This past Friday, I was blessed with an opportunity to see Scott McCloud speak at The Art Institute of Chicago. I ended up falling into a few free tickets, so I grabbed some educational and comic homies, and we made the trip into the city for the event. Mr. McCloud was there to celebrate the Chicago Humanities Festival and discuss his new graphic novel The Sculptor.
The venue was small, the crowd was awesome, and McCloud was great discussing his craft. After the discussion and Q&A, I was able to briefly meet Scott and get my copy of The Sculptor signed. Man, I look like a huge orc in this photo…
Yesterday, as you may know was Valentine’s Day, and during a break from our Valentine’s Day festivities, my wife and I took some time to do some reading. I quickly and eagerly picked up The Sculptor and tore through the almost 500 pages in less than three-hours, and what follows is my review.
I will begin my review with a similar tone as my Craig Thompson Blankets review: frustration. I’m not frustrated with the story, the art, or the concept, for as you will read, I actually really like the book. I was, yet again, frustrated by yet another amazingly done graphic novel that I will not get to teach in my classroom. While this book is fairly liberal with its “F-Bombs,” it’s the nudity that will keep it out of my classroom. I will say, that if this book did not contain the nudity that it does, I would have ordered over thirty copies for the Graphic Novel class that I will be teaching next school year. I understand that most of the nudity comes from a place of innocence and reality, but there’s no justifying that to a school board. I’m hoping to get an interview with McCloud, and if I do, I will for sure engage in a discussion about censorship and the classroom because I do not feel that it would have been difficult to make “edited for the classroom” versions of this book, but if he feels like the art would have suffered, I completely understand…but not really, for while I get the nudity in this work, I do not feel that without it, the story, tone, themes, or work as a whole would have suffered.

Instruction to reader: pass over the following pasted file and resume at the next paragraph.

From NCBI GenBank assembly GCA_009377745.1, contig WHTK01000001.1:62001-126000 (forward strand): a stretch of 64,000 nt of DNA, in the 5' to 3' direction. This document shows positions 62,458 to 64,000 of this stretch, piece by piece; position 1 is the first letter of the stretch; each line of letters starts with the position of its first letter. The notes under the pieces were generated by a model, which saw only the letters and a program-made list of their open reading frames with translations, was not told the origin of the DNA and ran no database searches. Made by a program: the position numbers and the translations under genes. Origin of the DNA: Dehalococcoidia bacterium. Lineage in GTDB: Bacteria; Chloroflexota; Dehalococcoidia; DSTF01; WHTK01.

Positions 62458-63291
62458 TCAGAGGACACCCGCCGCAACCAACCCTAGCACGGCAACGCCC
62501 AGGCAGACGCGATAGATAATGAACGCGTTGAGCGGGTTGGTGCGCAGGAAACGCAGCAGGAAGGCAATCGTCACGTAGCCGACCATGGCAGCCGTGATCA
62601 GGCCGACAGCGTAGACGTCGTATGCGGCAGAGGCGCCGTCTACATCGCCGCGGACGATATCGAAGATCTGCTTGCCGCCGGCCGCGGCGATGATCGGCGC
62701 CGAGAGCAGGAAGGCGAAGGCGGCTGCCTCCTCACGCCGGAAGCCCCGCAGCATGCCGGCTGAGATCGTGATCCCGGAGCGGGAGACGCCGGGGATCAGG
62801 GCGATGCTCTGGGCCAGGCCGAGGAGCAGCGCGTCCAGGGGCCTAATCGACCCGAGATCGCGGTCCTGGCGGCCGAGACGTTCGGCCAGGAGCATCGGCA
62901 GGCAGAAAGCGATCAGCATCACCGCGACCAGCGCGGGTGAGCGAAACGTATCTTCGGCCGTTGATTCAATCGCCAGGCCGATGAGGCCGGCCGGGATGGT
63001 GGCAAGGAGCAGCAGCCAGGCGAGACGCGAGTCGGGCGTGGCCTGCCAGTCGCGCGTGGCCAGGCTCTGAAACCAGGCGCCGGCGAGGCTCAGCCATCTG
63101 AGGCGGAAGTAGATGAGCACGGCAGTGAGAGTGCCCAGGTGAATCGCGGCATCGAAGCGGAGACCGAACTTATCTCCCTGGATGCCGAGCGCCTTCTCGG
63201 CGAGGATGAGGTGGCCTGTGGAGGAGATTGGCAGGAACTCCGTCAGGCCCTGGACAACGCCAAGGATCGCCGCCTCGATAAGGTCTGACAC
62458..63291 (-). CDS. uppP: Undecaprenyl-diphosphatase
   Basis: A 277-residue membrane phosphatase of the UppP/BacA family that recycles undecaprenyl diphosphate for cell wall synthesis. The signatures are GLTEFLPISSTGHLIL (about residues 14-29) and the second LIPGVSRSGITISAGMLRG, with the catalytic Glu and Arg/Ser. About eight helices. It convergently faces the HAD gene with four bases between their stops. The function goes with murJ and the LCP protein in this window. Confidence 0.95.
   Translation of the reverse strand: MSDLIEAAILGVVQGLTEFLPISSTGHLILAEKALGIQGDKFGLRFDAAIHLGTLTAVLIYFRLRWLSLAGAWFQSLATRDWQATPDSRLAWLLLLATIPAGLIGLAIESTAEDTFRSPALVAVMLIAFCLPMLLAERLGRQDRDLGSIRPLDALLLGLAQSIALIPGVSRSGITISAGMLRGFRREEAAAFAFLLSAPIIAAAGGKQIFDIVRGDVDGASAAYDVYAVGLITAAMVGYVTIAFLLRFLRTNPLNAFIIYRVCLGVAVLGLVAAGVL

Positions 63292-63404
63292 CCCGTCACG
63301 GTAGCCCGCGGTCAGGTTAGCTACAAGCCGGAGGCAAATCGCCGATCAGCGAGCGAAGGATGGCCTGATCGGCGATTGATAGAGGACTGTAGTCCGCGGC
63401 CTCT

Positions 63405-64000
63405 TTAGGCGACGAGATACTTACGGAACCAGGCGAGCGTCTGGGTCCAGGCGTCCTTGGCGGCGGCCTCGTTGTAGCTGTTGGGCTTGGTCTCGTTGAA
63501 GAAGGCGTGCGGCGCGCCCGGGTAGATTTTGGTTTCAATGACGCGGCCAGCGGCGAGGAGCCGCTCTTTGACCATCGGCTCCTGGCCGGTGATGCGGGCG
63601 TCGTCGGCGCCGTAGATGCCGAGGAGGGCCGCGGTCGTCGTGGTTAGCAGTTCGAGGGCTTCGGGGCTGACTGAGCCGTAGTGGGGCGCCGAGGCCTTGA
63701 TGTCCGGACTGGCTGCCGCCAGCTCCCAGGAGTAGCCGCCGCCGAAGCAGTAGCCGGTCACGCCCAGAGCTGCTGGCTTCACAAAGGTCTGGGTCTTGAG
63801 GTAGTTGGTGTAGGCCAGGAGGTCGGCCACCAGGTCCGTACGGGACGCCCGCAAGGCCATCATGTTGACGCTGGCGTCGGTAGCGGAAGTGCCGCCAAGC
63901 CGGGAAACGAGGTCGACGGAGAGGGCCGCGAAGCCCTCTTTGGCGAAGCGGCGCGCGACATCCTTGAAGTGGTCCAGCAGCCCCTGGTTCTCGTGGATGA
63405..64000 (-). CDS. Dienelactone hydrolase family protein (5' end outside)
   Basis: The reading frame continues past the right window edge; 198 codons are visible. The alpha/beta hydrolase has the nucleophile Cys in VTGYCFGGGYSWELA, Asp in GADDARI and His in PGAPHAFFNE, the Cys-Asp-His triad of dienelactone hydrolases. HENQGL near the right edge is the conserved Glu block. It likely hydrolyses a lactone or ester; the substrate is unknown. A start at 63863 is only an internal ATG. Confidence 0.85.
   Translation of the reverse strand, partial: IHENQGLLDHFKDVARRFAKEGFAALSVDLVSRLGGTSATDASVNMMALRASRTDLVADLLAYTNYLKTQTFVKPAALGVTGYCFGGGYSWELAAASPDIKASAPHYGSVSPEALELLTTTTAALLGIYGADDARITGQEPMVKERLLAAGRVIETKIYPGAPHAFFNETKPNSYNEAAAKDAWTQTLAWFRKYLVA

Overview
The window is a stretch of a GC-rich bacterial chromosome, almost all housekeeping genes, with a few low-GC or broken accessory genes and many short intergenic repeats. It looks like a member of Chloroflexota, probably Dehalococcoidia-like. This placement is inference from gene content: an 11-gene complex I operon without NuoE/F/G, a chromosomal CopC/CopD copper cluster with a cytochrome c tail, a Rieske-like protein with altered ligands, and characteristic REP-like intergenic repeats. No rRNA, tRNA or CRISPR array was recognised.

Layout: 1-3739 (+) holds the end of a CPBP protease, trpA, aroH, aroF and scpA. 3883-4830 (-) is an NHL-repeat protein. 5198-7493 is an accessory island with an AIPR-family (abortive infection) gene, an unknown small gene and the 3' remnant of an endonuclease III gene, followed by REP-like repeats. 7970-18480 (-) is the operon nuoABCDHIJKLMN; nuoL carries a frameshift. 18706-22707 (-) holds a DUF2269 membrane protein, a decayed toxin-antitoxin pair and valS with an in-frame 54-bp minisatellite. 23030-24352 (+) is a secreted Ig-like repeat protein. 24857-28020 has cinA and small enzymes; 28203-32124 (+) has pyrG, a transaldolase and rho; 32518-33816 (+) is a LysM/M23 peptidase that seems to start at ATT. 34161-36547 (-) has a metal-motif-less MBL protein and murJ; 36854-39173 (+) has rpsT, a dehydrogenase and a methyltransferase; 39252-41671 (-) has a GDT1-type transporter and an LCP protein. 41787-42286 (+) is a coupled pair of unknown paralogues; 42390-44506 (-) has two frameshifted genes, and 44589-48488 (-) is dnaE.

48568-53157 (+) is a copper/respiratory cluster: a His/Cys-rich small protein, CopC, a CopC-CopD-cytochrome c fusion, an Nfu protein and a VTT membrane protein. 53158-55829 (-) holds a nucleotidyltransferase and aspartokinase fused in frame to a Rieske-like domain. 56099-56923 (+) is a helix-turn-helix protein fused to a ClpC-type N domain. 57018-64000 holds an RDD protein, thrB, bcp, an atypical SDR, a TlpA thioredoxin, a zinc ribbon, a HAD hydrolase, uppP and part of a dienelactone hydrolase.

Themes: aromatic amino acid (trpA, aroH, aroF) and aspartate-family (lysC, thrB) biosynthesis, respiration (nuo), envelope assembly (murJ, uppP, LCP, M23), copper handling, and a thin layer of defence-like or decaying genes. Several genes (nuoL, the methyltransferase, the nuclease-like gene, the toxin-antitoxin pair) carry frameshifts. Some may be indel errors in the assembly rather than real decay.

There are a growing number of teachers out there using graphic novels in the classroom. I’m sure many of you that read this blog are in that grouping of educators. We really need to let these publishing companies and authors know that we want to use their books in the classroom. We really need to let these publishers and authors know that while book stores and comic shops are dying, we have an audience of thousands that for lack of better phrasing, we can make read their work. But we can’t make them read things that we cannot justify. This book could have such a larger audience. Do you know why Shakespeare is still the best-selling author in the world? Schools buy classroom sets.
OK. I had to get that out. And I really look forward to what you think about what has been said here, but I want to devote some time to the actual review of this book because it’s really good.
Through this epic monochromatic tale, Scott McCloud is able to break many comic conventions in order to deliver a story that not only moves its readers but makes them think as well. But this is no surprise considering that he is the genius behind Understanding Comics, Reinventing Comics, and Making Comics.
The Sculptor is about a young man, that because of some tough luck, decides to make a deal with Death and exchange life for the ability to create sculpture; he only has 200 days to live. The story moves from there. The concept is nothing new, right? If you only had a short time to live, what would you do type stuff, but where McCloud makes this concept unique is in the idea that his artist struggles to take advantage of his amazing gift (maybe for the entirety of the story, maybe not…I’m not spoiling anything). It also finds an interesting angle by giving the artist’s love interest a serious mental condition. I guess what I enjoyed most about the book was that it was, at times, both what I expected and what I did not expect, and it left me thinking…about mortality, motivation, success, and the future.
Sound like a book you’d like to teach your high school kids? Me too, but wait (read above).
Sorry about that. I just hate to see an opportunity where I can give an author, artist, and publishing house more money…disappear.
If you are a fan or comics, art, story-telling, etc. read this book. You will not be disappointed. But be wary of recommending it to kids, and I’d keep it off of your classroom shelf. I know The Comic Book Teacher may disagree with some of what I’ve said here, and I hope he responds with a re-blog and his own take on the issue. I love Scott McCloud. I love comics. I love teaching. I just want to be able to bring more stories like this and Blankets to my classroom, and small artistic decisions are preventing me from doing so. Some of you might think that I am selfish. Some of you may think I’m crazy for even considering that an artist alter their work for any audience, and seriously, you may be right, but I’ll tell you this…if we want future comic readers and comic teachers, we have to get books like this into their hands because while I love books like I Kill Giants, this book (as well as Blankets) is just more literary.
I look forward to your thoughts. Please feel free to contact me and follow me on Twitter!